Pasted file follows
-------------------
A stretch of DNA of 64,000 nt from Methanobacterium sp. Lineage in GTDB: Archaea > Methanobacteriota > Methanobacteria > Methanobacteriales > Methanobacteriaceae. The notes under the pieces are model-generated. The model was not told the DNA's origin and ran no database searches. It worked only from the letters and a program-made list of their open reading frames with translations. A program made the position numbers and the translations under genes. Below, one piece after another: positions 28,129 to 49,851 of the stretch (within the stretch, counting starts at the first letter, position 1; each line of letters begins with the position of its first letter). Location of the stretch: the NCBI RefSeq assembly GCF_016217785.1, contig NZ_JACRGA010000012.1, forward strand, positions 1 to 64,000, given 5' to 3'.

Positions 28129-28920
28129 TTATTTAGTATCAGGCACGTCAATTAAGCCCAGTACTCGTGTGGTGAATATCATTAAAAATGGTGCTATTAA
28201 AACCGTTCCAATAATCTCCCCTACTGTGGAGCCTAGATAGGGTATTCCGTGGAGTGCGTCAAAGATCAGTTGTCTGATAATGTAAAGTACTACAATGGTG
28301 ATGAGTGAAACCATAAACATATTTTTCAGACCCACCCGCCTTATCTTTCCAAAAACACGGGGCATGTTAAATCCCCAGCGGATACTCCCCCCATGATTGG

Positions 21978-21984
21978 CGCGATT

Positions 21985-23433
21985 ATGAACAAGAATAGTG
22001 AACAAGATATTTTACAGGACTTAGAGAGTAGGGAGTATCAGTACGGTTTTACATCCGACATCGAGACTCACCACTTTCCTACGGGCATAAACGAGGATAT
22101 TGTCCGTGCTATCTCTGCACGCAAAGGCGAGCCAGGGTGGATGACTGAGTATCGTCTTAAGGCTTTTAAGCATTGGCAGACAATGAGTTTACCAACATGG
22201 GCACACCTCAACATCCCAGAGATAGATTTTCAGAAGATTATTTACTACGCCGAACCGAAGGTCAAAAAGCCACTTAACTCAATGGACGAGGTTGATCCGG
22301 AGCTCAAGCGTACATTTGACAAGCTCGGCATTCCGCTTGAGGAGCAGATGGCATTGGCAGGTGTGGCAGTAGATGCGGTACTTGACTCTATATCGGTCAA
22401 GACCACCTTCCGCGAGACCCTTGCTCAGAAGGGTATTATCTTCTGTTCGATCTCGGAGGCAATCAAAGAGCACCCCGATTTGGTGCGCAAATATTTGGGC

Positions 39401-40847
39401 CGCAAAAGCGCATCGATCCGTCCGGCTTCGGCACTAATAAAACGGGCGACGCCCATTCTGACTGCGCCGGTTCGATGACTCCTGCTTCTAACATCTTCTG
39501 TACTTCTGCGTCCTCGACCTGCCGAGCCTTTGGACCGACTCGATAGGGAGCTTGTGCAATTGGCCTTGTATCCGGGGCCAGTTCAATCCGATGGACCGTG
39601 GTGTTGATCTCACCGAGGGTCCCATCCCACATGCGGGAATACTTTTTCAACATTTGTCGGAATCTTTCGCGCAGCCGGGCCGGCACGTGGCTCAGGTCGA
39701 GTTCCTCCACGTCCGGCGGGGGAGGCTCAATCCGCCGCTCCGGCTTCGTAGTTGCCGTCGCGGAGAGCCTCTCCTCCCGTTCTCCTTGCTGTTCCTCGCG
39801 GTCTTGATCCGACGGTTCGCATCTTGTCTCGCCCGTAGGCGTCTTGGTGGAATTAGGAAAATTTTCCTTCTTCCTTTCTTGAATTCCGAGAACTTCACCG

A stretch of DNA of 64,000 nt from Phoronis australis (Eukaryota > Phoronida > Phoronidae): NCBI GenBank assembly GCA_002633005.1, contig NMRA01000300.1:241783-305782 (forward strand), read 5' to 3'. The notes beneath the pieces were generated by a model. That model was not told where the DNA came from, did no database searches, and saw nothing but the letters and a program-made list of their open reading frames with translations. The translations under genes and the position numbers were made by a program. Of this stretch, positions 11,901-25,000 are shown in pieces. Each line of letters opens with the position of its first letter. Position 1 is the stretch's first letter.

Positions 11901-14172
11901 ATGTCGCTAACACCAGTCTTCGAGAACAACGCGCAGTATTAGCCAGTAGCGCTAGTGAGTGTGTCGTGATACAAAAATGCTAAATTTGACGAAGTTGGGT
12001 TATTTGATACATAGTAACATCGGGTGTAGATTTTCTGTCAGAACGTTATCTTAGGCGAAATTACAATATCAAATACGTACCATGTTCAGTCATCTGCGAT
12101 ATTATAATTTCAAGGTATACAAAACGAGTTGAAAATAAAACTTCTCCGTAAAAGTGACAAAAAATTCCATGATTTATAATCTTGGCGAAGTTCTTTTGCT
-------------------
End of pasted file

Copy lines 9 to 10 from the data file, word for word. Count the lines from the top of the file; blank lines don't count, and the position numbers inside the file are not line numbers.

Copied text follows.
21985 ATGAACAAGAATAGTG
22001 AACAAGATATTTTACAGGACTTAGAGAGTAGGGAGTATCAGTACGGTTTTACATCCGACATCGAGACTCACCACTTTCCTACGGGCATAAACGAGGATAT